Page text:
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2017 Postseason Bye Evaluation Break: DE Tyson Alualu

We weren’t able to get around to talking about every single notable player for the Pittsburgh Steelers during our midseason evaluations at the bye week, so as we have another bye week and a brief pause in football, I wanted to take this time to circle back a bit and highlighting a few more players who played an undervalued role for the team this year.

The Steelers went 6-2 during the first half of the season, and did even better in the second half, with only a review in New York separating them from an 8-0 back half. 7-1 isn’t bad, but it is the difference between a bye week and homefield advantage.

As the season wore on, different players were called upon to step up at different times, and I wanted to take a moment to talk about some of them. This week, I will be highlighting Tyson Alualu, Sean Spence, Cameron Sutton, James Conner, Chris Hubbard, and Chris Boswell.

Player: Tyson Alualu

Perhaps nobody was happier about the acquisition of veteran defensive end Tyson Alualu than Cameron Heyward, who had been beating the drum for adding quality defensive line depth for the past couple of seasons.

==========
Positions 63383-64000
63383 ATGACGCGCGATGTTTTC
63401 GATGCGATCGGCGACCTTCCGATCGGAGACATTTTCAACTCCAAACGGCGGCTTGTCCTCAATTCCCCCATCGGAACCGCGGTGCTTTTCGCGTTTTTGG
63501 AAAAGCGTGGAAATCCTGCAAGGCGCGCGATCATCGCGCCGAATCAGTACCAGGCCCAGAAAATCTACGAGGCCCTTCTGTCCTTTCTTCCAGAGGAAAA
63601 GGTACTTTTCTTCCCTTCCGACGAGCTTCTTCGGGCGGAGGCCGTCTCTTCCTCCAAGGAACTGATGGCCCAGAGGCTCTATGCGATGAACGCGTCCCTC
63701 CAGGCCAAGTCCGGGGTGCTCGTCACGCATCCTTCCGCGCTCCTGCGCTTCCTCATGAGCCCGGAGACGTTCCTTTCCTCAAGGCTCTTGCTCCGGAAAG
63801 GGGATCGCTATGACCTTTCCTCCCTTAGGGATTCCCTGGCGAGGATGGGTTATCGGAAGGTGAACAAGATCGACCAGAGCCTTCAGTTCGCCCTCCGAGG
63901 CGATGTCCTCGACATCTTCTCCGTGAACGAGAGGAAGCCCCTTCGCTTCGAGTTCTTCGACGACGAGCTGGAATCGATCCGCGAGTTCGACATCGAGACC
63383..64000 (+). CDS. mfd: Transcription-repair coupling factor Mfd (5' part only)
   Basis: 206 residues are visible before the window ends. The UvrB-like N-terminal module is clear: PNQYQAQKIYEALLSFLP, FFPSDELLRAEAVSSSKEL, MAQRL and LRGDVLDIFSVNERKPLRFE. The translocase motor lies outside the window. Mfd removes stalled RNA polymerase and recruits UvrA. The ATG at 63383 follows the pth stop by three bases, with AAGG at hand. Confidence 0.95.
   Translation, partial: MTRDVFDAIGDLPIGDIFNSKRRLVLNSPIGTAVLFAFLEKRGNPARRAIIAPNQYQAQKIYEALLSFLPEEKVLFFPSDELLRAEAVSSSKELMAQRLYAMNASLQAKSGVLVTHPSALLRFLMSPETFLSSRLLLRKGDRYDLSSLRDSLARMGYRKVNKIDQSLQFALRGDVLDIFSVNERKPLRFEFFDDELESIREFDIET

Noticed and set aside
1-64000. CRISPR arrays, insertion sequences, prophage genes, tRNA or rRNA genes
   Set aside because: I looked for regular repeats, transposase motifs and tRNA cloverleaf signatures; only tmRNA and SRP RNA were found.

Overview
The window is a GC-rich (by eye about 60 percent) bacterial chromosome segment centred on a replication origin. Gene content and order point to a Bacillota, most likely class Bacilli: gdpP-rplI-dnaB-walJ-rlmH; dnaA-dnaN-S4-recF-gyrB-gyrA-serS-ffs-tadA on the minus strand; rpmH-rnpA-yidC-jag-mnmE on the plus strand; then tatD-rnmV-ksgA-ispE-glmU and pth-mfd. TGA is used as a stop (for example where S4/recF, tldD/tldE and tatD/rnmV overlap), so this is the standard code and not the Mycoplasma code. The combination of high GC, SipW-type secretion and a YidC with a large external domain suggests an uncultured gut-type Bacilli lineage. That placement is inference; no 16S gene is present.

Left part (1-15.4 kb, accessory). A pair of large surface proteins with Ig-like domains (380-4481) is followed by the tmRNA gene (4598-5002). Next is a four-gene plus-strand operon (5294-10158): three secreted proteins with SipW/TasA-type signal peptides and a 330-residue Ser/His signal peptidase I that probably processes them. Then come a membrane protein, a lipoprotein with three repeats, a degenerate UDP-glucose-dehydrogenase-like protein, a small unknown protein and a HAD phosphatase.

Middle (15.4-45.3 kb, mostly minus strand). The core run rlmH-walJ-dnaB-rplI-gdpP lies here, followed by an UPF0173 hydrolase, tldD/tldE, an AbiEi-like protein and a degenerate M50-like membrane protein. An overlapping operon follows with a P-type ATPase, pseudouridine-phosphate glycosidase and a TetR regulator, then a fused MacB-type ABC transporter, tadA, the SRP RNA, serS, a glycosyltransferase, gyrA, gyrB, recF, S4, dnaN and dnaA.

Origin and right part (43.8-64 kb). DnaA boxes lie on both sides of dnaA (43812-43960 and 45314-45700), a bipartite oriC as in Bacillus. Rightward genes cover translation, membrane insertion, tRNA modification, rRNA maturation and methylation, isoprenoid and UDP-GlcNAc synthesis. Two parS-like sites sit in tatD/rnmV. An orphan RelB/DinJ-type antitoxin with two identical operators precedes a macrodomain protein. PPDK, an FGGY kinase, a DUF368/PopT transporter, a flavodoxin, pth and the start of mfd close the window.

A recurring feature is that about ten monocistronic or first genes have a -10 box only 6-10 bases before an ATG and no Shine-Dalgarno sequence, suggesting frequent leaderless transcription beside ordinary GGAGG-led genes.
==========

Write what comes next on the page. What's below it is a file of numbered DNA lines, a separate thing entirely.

And it turned out that the Steelers needed him, especially in the first half of the year. Heyward’s typical running mate, Stephon Tuitt, dealt with a couple of injuries that kept him sidelined for several games, and Alualu was needed to fill in.

He ended up logging nearly 450 defensive snaps this season for the Steelers, slightly less than Javon Hargrave, ending up logging the fourth-most snaps on the unit. But he finished with the second-most sacks, helped by a two-sack game to close out the season when he was given the opportunity to start for Heyward, the latter given the game off for rest heading into the postseason.

Alualu has been an asset whenever he has been on the field, and that shows in his 39 tackles, which is a stellar amount for the playing time that he received. Heyward had 50 tackles on nearly 800 snaps, in comparison.

This season alone, he recorded 22 tackles against the run as the primary tackler, two of which went for losses, for more for no gain. 18 of those tackles resulted in failed plays for the offense, and the longest gain was just seven yards. He had the highest run-stop percentage on the team.

Alualu has been a stout performer for the team, and has entirely embraced and bought into the Steelers’ way of playing football—or in his case, John Mitchell’s way, as he has been breaking down defensive linemen’s game and rebuilding them for over two decades in Pittsburgh. He has fit right in and performed as well. You can’t ask for any more than that.

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